Garden Design

The genus Euphorbia includes a large and diverse group of plants, ranging from petite annuals to huge, long-lived trees, and includes plants as diverse as the much-loved Christmas poinsettia (E. pulcherimma) and the cactus-like crown of throns (E. milii). Sometimes called “spurge,” all euphorbias share the qualities of being remarkably rugged, easy-to-grow plants that are heat and drought tolerant and deer and gopher proof. Pests of all types tend to avoid euphorbias due to the fact they have a caustic, milky, white, latex-like sap (so handle with care and do your research before pruning). Euphorbias also have unusual and unique floral structures that are filled with pollinator-attracting nectar. Some varieties are larval host plants for various butterfly species. Many euphorbias are perfect for the Northern California garden, particularly those plagued by deer or gophers. They’re wonderfully ornamental, will brighten up the garden all year long, and flower in late winter and early spring before anything else starts blooming. Here are a few of my favorites.

Diamond Frost euphorbia

Diamond Frost® euphorbia

(Euphorbia hypericifolia ‘Inneuphe’, Zones 10–11)

Airy clouds of frosty white blooms cover the 12- to 18-inch-tall-and-wide, rounded mound of shamrock-green foliage of this plant almost nonstop from spring through fall. Delicate only in appearance, Diamond Frost® is easy enough for a beginner to grow and makes an excellent addition to any sunny border or container, either on its own or in mixed combinations. It’s long-blooming, deer-resistant and astonishingly low maintenance, with no deadheading even required. This fluffy marvel prefers a full sun to partial shade location (though it blooms better in full sun) and regular to light watering.

Miners Merlot euphorbia

‘Miners Merlot’ euphorbia

(Euphorbia ‘Miner’s Merlot’, Zones 7–9)

The deep, dark, green-burgundy leaves of this vigorous grower are incredibly interesting and become even more intensely burgundy during summer. New growth emerges in stunning hues of merlot red, contrasting gorgeously with the lime green flower heads that top the foliage in early spring and linger on through summer. Offering dramatic color all year long either alone, mass planted, or in mixed combinations, ‘Miner’s Merlot’ forms a dense, rounded mound 18 to 24 inches tall and wide when grown in full sun to partial shade with light to average water.

Ascot Rainbow euphorbia

‘Ascot Rainbow’ euphorbia

(Euphorbia × martinii ‘Ascot Rainbow’, Zones 6–11)

This sturdy, mounding, evergreen is a highly ornamental perennial offering a vibrant interplay of color all year long. Each golden-edged, sage-green leaf appears to be brushed with tangerine, peach, and fuchsia highlights, with the colors intensifying as temperatures dip. Not only is it uniquely variegated all year long, but it also develops spectacular and long-lasting cream-chartreuse-crimson flower bracts in early spring to add to the attraction! This pest-proof, heat- and drought-tolerant beauty grows 18 to 24 inches tall and a little wider in full sun with average to little water.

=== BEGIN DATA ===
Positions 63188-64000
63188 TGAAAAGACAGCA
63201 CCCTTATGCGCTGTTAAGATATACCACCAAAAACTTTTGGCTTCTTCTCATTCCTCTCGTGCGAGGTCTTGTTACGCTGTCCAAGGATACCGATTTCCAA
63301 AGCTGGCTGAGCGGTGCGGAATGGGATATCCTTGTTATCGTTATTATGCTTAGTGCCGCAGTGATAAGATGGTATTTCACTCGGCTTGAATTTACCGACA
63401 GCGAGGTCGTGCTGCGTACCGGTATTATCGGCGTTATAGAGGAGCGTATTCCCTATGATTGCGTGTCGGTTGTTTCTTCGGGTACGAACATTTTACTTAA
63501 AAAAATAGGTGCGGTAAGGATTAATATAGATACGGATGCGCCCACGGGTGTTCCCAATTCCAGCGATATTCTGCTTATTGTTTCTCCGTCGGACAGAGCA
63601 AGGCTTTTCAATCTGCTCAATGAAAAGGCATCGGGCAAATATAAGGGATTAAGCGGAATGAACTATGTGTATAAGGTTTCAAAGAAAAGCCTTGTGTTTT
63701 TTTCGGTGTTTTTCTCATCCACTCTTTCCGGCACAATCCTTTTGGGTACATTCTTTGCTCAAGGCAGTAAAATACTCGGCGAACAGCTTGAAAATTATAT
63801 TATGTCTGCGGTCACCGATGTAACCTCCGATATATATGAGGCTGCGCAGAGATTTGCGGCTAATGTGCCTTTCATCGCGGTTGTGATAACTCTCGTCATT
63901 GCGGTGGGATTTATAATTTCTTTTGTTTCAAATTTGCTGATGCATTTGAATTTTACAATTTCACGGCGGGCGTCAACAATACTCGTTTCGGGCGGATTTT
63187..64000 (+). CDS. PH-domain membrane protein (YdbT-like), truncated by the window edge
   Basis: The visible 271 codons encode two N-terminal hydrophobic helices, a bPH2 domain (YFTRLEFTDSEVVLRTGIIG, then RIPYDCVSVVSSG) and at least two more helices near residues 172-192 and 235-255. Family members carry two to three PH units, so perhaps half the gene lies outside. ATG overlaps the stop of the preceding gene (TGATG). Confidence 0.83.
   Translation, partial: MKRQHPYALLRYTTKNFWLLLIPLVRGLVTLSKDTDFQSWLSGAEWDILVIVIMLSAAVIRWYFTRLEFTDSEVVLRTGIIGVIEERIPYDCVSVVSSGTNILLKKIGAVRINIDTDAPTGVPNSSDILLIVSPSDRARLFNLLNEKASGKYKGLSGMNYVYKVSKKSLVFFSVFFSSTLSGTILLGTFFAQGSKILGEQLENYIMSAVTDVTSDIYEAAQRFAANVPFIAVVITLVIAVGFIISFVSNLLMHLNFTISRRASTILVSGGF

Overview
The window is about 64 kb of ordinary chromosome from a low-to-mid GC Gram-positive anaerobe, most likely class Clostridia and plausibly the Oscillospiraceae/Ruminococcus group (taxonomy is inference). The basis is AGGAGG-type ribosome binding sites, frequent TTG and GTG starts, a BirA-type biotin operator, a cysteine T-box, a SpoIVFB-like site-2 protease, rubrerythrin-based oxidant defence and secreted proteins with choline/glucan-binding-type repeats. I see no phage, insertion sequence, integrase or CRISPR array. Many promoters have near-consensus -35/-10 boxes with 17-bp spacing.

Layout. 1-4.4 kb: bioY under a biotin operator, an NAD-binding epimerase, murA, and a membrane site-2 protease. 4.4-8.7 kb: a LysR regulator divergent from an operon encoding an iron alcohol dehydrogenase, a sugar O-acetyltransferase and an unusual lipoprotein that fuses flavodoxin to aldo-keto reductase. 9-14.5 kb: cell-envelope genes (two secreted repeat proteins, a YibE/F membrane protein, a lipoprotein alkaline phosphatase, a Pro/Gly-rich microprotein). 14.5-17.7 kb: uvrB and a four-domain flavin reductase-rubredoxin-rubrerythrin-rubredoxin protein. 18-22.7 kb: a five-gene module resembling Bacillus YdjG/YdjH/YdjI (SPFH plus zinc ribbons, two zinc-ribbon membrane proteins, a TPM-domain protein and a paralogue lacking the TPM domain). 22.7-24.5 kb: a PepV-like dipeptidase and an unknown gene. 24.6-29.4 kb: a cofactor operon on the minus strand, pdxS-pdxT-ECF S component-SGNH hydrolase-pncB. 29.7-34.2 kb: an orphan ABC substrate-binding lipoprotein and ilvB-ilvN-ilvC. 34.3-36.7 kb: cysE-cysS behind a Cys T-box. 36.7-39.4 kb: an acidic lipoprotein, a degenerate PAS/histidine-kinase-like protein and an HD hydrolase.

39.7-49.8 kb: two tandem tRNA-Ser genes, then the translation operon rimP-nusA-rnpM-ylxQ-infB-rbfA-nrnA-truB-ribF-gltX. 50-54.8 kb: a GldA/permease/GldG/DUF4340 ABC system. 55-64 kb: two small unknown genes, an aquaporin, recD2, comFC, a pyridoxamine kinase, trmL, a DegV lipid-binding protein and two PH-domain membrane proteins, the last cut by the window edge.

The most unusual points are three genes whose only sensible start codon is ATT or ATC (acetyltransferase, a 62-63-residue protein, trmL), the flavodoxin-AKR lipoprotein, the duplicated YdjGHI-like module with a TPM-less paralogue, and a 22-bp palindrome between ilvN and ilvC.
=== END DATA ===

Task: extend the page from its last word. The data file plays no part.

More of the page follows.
Mediterranean euphorbia

Mediterranean euphorbia

(Euphorbia characias subsp. wulfenii, Zones 7–10)

Evergreen, drought tolerant and appealing all year long, this sturdy euphorbia has upright stems clothed in whorls of blue-green foliage. Chartreuse blooms show up in winter when little else is adding excitement to the garden. This low-maintenance perennial (simply deadhead when the blooms are spent) is pest proof and drought tolerant. In fact, it’s so easily maintained, renowned horticulturalist Gertrude Jekyll deemed it “a most pictorial plant.” Reaching 3 to 4 feet tall and 2 to 3 feet wide, Mediterranean euphorbia does best in full sun to partial shade with light irrigation during the warmest months.

Tiny Tim euphorbia

‘Tiny Tim’ euphorbia

(Euphorbia × martinii ‘Tiny Tim’, Zones 6–10)

This is a dense, compact, upright-growing yet short little cultivar with evergreen, crimson-blushed green foliage. The leaves are carried in whorls on sturdy red stems and give way to chartreuse blooms, each one featuring a bright red eye. The bloom display begins in late fall or early winter and continues through early spring, leading to the only maintenance (deadheading to the base of the flowering stalk) you’ll ever have to do. This is a pest-proof, rugged little perennial. Great in containers or out in the landscape, either grown as a specimen or in combinations, ‘Tiny Tim’ grows 8 to 12 inches tall and wide, and does well with full sun or filtered bright light with regular to light watering.

Read more about euphorbias here.

—Fionuala Campion is the owner and manager of Cottage Gardens of Petaluma in Petaluma, California.

Photos: Fionuala Campion

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